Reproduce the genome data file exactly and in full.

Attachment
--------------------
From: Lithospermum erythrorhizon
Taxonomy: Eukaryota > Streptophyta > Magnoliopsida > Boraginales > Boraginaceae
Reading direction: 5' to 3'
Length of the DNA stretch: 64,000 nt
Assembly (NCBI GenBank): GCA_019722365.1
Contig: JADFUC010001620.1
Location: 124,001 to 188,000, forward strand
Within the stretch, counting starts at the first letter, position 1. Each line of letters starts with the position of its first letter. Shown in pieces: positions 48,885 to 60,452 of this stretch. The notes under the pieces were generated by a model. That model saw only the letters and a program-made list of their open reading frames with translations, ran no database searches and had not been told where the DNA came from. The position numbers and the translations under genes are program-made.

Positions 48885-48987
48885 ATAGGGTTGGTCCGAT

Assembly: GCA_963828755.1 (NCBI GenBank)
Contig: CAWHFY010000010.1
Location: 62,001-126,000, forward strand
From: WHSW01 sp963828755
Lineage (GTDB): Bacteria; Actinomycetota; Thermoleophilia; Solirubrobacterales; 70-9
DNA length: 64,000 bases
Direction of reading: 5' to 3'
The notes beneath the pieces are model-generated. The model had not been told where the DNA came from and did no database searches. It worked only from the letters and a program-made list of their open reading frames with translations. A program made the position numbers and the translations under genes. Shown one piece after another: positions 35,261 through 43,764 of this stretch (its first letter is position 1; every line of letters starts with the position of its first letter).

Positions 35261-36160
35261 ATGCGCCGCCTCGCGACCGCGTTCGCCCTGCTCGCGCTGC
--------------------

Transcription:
From: Lithospermum erythrorhizon
Taxonomy: Eukaryota > Streptophyta > Magnoliopsida > Boraginales > Boraginaceae
Reading direction: 5' to 3'
Length of the DNA stretch: 64,000 nt
Assembly (NCBI GenBank): GCA_019722365.1
Contig: JADFUC010001620.1
Location: 124,001 to 188,000, forward strand
Within the stretch, counting starts at the first letter, position 1. Each line of letters starts with the position of its first letter. Shown in pieces: positions 48,885 to 60,452 of this stretch. The notes under the pieces were generated by a model. That model saw only the letters and a program-made list of their open reading frames with translations, ran no database searches and had not been told where the DNA came from. The position numbers and the translations under genes are program-made.

Positions 48885-48987
48885 ATAGGGTTGGTCCGAT

Assembly: GCA_963828755.1 (NCBI GenBank)
Contig: CAWHFY010000010.1
Location: 62,001-126,000, forward strand
From: WHSW01 sp963828755
Lineage (GTDB): Bacteria; Actinomycetota; Thermoleophilia; Solirubrobacterales; 70-9
DNA length: 64,000 bases
Direction of reading: 5' to 3'
The notes beneath the pieces are model-generated. The model had not been told where the DNA came from and did no database searches. It worked only from the letters and a program-made list of their open reading frames with translations. A program made the position numbers and the translations under genes. Shown one piece after another: positions 35,261 through 43,764 of this stretch (its first letter is position 1; every line of letters starts with the position of its first letter).

Positions 35261-36160
35261 ATGCGCCGCCTCGCGACCGCGTTCGCCCTGCTCGCGCTGC